Guillaume Doyard

flagChampagne, France

History and Terroir

The Doyard family has been based in the Côte des Blancs region of Champagne for over 12 generations, with regional roots dating back to 1677. Now spearheaded by Guillaume Doyard, the fourth generation of the family’s récoltant-manipulant (Grower Champagne) legacy, the estate’s Champagnes are more precise, site-specific, and mineral-driven as ever.

Farming and Winemaking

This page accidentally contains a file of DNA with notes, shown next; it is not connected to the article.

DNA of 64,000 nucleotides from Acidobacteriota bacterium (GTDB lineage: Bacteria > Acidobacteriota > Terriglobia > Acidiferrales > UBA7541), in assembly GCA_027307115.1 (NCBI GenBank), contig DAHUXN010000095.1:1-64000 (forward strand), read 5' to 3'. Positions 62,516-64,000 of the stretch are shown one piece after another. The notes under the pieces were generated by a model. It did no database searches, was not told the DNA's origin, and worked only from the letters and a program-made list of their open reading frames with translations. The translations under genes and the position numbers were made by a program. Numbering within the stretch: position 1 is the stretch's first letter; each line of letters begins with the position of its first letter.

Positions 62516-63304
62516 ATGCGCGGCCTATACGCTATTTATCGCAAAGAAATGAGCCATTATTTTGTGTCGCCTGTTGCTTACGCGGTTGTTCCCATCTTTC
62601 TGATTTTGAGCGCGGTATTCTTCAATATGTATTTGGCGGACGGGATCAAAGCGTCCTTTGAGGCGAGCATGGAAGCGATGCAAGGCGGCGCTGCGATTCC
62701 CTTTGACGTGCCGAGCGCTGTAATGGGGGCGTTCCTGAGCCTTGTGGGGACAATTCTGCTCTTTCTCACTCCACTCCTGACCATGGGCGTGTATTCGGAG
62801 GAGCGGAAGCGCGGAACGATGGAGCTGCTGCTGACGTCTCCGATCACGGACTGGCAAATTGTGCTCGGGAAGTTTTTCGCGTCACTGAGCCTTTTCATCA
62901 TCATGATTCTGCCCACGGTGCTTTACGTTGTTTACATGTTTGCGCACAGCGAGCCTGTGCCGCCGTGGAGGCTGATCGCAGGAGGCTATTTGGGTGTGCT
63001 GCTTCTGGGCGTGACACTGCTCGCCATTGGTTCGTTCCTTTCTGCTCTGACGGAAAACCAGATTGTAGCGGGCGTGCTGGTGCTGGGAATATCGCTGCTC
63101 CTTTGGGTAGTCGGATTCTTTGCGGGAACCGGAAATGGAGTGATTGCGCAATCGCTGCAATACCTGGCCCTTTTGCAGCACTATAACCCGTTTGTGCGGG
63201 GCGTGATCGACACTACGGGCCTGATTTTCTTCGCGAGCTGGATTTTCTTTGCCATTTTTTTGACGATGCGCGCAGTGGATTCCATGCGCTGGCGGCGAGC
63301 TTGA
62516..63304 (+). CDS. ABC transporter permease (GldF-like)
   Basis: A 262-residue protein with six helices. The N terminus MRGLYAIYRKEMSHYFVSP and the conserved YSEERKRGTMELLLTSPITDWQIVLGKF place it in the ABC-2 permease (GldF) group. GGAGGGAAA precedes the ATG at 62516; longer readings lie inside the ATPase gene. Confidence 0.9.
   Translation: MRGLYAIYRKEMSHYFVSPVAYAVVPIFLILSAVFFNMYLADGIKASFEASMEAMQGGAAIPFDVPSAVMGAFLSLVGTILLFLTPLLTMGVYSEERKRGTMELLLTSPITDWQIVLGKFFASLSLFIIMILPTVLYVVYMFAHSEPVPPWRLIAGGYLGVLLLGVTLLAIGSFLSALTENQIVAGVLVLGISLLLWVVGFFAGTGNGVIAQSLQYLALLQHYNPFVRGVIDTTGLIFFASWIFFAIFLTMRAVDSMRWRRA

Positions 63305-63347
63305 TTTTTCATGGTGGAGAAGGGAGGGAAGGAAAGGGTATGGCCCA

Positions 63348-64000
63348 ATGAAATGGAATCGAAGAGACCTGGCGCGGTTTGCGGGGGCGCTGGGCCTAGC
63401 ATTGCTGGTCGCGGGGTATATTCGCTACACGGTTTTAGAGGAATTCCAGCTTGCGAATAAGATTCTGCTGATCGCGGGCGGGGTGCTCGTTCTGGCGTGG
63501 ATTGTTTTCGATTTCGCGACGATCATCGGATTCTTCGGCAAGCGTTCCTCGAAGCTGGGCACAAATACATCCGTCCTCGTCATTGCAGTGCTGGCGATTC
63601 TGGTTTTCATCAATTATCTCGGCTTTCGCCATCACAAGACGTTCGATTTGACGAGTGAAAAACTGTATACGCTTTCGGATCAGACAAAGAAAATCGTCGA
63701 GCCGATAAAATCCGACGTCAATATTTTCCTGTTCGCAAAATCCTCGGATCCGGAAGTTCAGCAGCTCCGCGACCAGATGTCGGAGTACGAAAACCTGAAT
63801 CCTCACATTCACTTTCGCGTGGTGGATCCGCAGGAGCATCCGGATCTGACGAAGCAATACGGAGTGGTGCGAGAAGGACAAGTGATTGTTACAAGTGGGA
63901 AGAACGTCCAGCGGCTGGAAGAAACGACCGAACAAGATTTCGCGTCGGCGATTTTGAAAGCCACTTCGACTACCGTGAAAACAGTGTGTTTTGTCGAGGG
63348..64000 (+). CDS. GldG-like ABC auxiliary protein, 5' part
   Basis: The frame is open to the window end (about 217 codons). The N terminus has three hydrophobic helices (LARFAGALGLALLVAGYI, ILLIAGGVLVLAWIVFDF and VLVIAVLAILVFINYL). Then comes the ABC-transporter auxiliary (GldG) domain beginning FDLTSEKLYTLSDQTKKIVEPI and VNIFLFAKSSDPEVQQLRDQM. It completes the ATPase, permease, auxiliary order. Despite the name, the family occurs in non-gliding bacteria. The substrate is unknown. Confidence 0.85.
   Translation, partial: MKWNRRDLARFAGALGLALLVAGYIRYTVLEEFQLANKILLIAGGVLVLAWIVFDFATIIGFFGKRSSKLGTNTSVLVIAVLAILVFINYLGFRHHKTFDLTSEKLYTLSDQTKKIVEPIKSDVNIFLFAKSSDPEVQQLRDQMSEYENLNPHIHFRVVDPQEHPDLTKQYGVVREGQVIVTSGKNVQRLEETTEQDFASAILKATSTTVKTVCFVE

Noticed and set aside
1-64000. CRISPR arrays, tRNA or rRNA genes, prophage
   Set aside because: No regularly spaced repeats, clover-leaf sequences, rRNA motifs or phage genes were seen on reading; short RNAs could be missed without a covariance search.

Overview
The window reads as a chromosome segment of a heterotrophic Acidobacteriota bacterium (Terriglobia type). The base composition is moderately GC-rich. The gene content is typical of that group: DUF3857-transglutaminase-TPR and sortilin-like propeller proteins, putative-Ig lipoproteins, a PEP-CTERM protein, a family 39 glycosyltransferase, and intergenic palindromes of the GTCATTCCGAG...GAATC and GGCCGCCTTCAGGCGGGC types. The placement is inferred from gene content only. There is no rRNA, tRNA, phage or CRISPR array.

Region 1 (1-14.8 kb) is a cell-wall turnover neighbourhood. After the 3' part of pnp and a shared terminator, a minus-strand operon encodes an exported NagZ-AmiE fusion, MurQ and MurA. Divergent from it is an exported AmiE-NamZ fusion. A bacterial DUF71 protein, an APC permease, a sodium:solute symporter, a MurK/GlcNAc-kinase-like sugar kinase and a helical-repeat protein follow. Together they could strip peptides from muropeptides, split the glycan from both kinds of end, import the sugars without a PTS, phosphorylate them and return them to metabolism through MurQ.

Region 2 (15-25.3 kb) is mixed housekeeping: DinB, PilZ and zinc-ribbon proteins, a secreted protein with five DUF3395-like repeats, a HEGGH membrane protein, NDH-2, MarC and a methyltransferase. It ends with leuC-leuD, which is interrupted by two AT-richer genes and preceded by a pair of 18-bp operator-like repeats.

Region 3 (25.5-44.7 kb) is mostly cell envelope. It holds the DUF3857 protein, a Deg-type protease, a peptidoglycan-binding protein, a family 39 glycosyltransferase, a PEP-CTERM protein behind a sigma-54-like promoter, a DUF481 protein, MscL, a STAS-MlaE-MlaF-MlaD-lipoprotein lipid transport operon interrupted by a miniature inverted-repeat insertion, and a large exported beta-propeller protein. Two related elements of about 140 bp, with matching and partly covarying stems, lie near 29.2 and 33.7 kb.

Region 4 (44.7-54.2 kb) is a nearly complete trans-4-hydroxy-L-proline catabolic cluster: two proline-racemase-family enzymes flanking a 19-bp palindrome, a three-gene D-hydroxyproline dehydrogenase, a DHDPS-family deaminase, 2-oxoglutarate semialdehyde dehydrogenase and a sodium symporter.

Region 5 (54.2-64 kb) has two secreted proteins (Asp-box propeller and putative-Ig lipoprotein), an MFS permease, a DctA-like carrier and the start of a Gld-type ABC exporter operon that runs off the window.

Stretching across the premier cru of Vertus and the grand cru villages of Oger, Le-Mesnil-sur-Oger, Avize, Cramant, and Aÿ, the Doyards farm 11 hectares of vines, ten of which are planted to Chardonnay and one dedicated to Pinot Noir. Average vine age is an impressive 50 years, which yields small amounts of high-quality fruit. While the use of chemicals and herbicides has been eschewed already since the 1990s for the domaine wines, Guillaume Doyard has been applying organic and biodynamic practices at the estate in the past few years, without seeking certification. In order to ensure a maximum amount of attention in the cellar, the Doyards sell off about 50% of their grapes to larger houses, so as to focus their attention on the small-yet-fierce wines produced at their hands. Almost every plot is vinified separately, and a portion of base wines are fermented and aged in used wooden barrels prior to bottle fermentation. Interestingly, Doyard Champagnes are known for their low pressure (approximately five bars), which is simply a stylistic preference of the family. Above all, Doyard Champagnes are known for their concentrated yet racy profiles, marked by prominent streaks of minerality and zippy acidity. Extensive sur-lie aging (minimum of 48 months) coupled with lower pressure in bottle ensures a sophisticated, melodious experience with every cork popped. These are truly some of the finest wines coming out of the Côte des Blancs today.



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